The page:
• Yep, the only time you see standing by elite cyclists is when they're starting a massive acceleration or sometimes while climbing also for brief intervals. It is never for any significant length of time (measured in seconds).
    – Angelo
    Sep 14, 2012 at 13:35
  • @kibbee well there's actually a lot of standing in that video, an average person wouldn't be standing up at all. As you say you see most standing at the end of a stage and that is often where the race is won.
    – Martynnw
    Sep 14, 2012 at 18:38
  • Also, it's not the most efficient rider who wins, it's the one with the best power to weight ratio. That said, standing up is only ever going to be faster over shorter distances because of the decreased efficiency.
    – Martynnw
    Sep 14, 2012 at 18:45
  • One more thing :) i'm not just thinking of road cycling. Check out the standing pedalling in a top level XC race, in the Olympic race Marco Fontana got bronze even after his seatpost fell off.
    – Martynnw
    Sep 14, 2012 at 18:59

Just an observation in my own experience. I used to stand a lot when riding competitively some 20 years ago. Over time (I'm now 60-years old), I've come to ride seated the vast majority of the time. I live in the mountains and a typical training day averages 100 feet of climbing per mile with 40 to 60 miles on any single day. What I've come to find these days is that standing does cause knee pain, mostly in my left knee in the area of the patellar tendon. The more I stand, the more it gets aggravated. This seems counter intuitive... I am a retired surgeon and understand the biomechanics of joint function thoroughly, so I find it odd but figured worth sharing.


I don't think that there is a big problem with riding a bike while standing. It won't be as damaging to your knees as for example running because you don't receive any shocks. You only change the load of your body from one side to the other.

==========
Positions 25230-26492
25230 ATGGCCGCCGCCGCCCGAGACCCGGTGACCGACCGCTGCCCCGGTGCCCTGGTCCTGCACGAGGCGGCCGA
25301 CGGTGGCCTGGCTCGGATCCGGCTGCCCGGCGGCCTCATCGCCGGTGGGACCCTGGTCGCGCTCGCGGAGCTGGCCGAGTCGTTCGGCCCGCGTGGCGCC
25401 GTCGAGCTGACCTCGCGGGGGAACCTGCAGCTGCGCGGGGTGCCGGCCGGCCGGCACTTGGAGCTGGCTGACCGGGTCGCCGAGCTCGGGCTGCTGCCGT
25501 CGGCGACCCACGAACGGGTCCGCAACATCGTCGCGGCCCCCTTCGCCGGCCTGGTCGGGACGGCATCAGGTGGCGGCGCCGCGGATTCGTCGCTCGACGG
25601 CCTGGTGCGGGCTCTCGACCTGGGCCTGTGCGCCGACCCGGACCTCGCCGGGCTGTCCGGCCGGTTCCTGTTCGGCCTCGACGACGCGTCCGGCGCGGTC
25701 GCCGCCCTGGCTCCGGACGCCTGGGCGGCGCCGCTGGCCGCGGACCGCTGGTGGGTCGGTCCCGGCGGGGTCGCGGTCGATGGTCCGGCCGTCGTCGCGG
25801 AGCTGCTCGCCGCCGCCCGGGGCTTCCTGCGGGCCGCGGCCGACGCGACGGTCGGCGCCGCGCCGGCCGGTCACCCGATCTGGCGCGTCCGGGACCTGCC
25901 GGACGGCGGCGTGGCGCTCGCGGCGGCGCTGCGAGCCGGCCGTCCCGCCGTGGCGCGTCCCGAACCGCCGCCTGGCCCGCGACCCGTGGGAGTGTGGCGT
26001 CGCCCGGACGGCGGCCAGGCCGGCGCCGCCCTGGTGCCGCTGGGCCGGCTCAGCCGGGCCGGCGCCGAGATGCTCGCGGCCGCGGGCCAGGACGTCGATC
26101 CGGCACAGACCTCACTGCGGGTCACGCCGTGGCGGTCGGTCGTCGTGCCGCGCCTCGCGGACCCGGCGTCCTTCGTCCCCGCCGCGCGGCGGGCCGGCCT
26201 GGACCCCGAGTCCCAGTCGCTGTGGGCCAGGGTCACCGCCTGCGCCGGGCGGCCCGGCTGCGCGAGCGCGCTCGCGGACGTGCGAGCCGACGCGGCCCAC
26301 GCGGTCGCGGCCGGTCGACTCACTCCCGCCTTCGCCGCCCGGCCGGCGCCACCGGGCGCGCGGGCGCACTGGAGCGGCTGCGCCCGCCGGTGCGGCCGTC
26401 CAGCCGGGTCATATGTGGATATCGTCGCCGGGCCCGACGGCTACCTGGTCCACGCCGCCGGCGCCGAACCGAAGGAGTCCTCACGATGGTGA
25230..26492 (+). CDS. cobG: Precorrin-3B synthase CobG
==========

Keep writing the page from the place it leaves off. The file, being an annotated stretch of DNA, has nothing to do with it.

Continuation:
It might be strenuous though, riding a bike without sitting down will put more strain on the lower back and shoulders. I had to ride my bike home for 8km when my saddle was stolen once (long time ago when I was a kid) and it really killed me.

There are stepper bikes though that are intended for standing while riding, maybe you like the idea. They work a bit different of course, instead of a cyclic motion they make use of the motion you might be familiar with from the fitness studios cardio steppers.


Another possibly counter-intuitive data point for you: I used to ride everywhere on a single speed bike and would pride myself on being able to ride steep hills, necessitating standing. I also did a lot of distance running. At about 40 I developed anterior knee pain in my right knee and had to stop running but could continue cycling seated. MRI scan suggested tendonitis so I took several courses of physio which didn't really help. A few years passed and then lockdowns in 2020 seemed to give my knee the rest it needed and now I'm back to distance running without issue. However, standing while cycling gives me real problems. Even a short ride (10 miles) with some standing on the hills causes my knee pain to return for several days. I can't tell you what this all means but I know that my dodgy knee is fine for running but not for standing on pedals up hills